This post, by Craig Mod, originally appeared on his site in March of 2010, but it’s as relevant as ever today.
Print is dying.
Digital is surging.
Everyone is confused.
As the publishing industry wobbles and Kindle sales jump, book romanticists cry themselves to sleep. But really, what are we shedding tears over?
We’re losing the throwaway paperback.
The airport paperback.
The beachside paperback.
We’re losing the dregs of the publishing world: disposable books. The book printed without consideration of form or sustainability or longevity. The book produced to be consumed once and then tossed. The book you bin when you’re moving and you need to clean out the closet.
These are the first books to go. And I say it again, good riddance.
Once we dump this weight we can prune our increasingly obsolete network of distribution. As physicality disappears, so too does the need to fly dead trees around the world.
You already know the potential gains: edgier, riskier books in digital form, born from a lower barrier-to-entry to publish. New modes of storytelling. Less environmental impact. A rise in importance of editors. And, yes — paradoxically — a marked increase in the quality of things that do get printed.
From 2003-2009 I spent six years trying to make beautiful printed books. Six years. Focused on printed books. In the 00s.
And I loved it. I loved the process. The finality of the end product. I loved the sexy-as-hell tactility of those little ink and paper bricks. But I can tell you this: the excitement I feel about the iPad as a content creator, designer and publisher — and the potential it brings — must be acknowledged. Acknowledged bluntly and with perspective.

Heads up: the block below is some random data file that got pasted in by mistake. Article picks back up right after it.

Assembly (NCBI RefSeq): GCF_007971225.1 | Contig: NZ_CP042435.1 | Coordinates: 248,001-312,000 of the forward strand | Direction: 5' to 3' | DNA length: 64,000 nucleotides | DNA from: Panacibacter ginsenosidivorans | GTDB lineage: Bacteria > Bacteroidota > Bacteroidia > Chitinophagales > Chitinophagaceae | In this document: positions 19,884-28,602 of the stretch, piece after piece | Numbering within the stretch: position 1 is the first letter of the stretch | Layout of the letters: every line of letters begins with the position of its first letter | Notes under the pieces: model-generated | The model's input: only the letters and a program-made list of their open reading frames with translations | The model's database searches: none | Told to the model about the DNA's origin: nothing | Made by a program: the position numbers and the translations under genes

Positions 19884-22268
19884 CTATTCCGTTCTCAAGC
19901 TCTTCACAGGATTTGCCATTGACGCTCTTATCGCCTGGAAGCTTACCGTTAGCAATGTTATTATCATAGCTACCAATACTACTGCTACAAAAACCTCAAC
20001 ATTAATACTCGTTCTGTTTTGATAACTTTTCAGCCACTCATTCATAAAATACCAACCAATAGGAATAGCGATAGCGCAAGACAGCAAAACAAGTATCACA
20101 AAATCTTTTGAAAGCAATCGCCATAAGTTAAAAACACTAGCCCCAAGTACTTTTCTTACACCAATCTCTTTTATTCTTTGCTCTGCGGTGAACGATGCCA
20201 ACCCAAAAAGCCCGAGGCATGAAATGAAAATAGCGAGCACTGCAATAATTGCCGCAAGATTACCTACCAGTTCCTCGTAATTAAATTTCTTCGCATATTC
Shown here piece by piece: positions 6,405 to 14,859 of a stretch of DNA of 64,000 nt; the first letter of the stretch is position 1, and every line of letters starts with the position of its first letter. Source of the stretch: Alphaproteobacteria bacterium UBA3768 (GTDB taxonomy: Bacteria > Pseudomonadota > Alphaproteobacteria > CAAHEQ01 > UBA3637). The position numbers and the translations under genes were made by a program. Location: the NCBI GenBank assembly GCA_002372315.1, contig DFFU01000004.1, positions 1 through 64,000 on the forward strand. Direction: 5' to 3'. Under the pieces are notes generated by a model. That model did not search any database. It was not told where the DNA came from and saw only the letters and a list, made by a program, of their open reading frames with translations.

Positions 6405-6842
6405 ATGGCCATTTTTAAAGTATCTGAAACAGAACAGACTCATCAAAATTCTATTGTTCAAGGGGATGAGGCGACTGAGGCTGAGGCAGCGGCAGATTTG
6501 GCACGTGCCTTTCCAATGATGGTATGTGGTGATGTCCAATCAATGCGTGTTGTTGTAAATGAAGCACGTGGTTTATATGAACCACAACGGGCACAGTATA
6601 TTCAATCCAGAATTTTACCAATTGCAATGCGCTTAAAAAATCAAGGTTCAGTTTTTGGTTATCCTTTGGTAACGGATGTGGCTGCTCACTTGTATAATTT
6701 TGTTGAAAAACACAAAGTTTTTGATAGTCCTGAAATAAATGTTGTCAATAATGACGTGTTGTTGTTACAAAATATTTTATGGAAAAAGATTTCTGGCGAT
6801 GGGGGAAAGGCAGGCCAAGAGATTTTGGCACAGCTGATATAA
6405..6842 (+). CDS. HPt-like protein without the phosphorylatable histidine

With the iPad we finally have a platform for consuming rich-content in digital form. What does that mean? To understand just why the iPad is so exciting we need to think about how we got here.
I want to look at where printed books stand in respect to digital publishing, why we historically haven’t read long-form text on screens and how the iPad is wedging itself in the middle of everything. In doing so I think we can find the line in the sand to define when content should be printed or digitized.
This is a conversation for books-makers, web-heads, content-creators, authors and designers. For people who love beautifully made things. And for the storytellers who are willing to take risks and want to consider the most appropriate shape and media for their yarns.
Defined by content
For too long, the act of printing something in and of itself has been placed on too high a pedestal. The true value of an object lies in what it says, not its mere existence. And in the case of a book, that value is intrinsically connected with content.